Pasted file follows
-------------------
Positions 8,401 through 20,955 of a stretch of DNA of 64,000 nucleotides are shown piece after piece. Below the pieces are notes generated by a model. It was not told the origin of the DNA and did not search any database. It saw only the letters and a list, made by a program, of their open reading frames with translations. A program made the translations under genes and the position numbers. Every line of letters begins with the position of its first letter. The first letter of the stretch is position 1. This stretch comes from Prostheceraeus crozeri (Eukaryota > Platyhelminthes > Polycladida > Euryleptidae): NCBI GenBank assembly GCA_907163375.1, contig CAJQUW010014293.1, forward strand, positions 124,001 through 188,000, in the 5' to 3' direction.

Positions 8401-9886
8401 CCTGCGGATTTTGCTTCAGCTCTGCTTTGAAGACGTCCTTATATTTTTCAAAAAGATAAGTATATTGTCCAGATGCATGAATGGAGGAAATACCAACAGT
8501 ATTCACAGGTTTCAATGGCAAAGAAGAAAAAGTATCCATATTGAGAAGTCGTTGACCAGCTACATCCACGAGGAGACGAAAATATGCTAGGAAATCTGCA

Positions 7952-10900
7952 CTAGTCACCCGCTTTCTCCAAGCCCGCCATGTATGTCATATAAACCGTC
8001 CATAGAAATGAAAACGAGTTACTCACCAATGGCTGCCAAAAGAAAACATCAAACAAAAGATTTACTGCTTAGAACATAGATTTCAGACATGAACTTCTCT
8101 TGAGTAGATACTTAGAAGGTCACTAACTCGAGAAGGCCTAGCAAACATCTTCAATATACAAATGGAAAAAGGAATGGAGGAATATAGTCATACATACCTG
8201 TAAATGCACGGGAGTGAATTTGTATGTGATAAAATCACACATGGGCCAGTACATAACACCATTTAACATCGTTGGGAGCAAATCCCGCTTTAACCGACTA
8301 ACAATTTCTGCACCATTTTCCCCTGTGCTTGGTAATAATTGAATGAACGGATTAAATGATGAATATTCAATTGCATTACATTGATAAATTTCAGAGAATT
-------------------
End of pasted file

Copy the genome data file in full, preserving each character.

Positions 8,401 through 20,955 of a stretch of DNA of 64,000 nucleotides are shown piece after piece. Below the pieces are notes generated by a model. It was not told the origin of the DNA and did not search any database. It saw only the letters and a list, made by a program, of their open reading frames with translations. A program made the translations under genes and the position numbers. Every line of letters begins with the position of its first letter. The first letter of the stretch is position 1. This stretch comes from Prostheceraeus crozeri (Eukaryota > Platyhelminthes > Polycladida > Euryleptidae): NCBI GenBank assembly GCA_907163375.1, contig CAJQUW010014293.1, forward strand, positions 124,001 through 188,000, in the 5' to 3' direction.

Positions 8401-9886
8401 CCTGCGGATTTTGCTTCAGCTCTGCTTTGAAGACGTCCTTATATTTTTCAAAAAGATAAGTATATTGTCCAGATGCATGAATGGAGGAAATACCAACAGT
8501 ATTCACAGGTTTCAATGGCAAAGAAGAAAAAGTATCCATATTGAGAAGTCGTTGACCAGCTACATCCACGAGGAGACGAAAATATGCTAGGAAATCTGCA

Positions 7952-10900
7952 CTAGTCACCCGCTTTCTCCAAGCCCGCCATGTATGTCATATAAACCGTC
8001 CATAGAAATGAAAACGAGTTACTCACCAATGGCTGCCAAAAGAAAACATCAAACAAAAGATTTACTGCTTAGAACATAGATTTCAGACATGAACTTCTCT
8101 TGAGTAGATACTTAGAAGGTCACTAACTCGAGAAGGCCTAGCAAACATCTTCAATATACAAATGGAAAAAGGAATGGAGGAATATAGTCATACATACCTG
8201 TAAATGCACGGGAGTGAATTTGTATGTGATAAAATCACACATGGGCCAGTACATAACACCATTTAACATCGTTGGGAGCAAATCCCGCTTTAACCGACTA
8301 ACAATTTCTGCACCATTTTCCCCTGTGCTTGGTAATAATTGAATGAACGGATTAAATGATGAATATTCAATTGCATTACATTGATAAATTTCAGAGAATT